Although Hotel on the Corner of Bitter and Sweet is told in the third person, readers can delve into Henry Lee's thoughts and feelings—which is good since this is Henry's story. The entire book shows Henry's childhood and later adulthood, exploring the impact World War II has on his life.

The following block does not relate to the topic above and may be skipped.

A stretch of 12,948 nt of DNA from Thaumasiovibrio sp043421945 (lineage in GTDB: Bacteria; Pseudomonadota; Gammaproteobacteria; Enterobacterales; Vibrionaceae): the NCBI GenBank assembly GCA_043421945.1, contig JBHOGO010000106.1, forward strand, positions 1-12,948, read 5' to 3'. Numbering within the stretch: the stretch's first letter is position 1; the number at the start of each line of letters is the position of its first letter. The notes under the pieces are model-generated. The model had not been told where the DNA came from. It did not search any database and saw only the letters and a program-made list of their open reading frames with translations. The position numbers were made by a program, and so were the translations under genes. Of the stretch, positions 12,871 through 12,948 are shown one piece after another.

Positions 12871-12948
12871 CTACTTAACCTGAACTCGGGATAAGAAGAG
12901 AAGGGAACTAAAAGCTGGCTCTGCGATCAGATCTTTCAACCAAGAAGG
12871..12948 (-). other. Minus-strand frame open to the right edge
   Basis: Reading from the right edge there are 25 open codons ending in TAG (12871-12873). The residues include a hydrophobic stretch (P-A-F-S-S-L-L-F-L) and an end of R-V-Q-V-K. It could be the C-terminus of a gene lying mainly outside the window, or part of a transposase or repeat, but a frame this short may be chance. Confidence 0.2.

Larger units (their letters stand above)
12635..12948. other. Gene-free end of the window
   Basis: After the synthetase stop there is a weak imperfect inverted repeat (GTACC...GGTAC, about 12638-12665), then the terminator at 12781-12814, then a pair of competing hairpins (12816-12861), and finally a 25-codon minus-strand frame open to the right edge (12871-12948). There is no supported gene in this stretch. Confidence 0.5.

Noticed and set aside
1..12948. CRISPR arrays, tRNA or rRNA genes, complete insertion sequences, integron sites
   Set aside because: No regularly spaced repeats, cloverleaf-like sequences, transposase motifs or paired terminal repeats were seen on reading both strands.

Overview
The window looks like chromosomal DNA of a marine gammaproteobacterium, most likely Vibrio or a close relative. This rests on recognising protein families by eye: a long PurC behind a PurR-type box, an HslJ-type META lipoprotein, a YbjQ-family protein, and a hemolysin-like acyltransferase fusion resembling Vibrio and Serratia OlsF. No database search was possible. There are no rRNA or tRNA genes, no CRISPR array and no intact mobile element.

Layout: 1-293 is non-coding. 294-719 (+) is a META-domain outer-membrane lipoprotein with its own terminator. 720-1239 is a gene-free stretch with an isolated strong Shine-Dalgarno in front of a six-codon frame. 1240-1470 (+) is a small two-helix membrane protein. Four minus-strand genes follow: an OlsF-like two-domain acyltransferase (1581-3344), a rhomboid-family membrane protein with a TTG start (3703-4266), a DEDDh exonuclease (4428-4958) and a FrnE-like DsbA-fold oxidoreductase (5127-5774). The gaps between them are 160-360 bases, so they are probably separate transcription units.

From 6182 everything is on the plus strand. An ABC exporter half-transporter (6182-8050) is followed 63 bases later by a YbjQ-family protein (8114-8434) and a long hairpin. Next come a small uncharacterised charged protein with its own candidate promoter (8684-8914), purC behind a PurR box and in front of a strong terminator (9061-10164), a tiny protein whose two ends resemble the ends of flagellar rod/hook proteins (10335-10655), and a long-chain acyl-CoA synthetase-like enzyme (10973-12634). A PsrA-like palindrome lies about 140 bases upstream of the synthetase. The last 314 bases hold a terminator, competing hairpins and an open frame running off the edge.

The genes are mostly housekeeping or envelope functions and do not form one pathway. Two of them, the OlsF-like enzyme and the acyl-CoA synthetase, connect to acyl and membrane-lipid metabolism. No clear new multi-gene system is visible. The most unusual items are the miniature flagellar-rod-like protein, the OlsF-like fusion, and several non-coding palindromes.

As an outsider both at school and at home, it's useful to be able to look into Henry's thoughts in order to see exactly how he deals with so much discrimination and the loss of his first love. After all, he's not often in a position to fully express himself: At home, his parents insist he speak English while they only speak Chinese, and at school Henry's at best ignored and at worst tormented. Having front-row seats to Henry's thoughts and feelings as he navigates this tricky terrain helps us both relate to him and appreciate just how hard his life can be.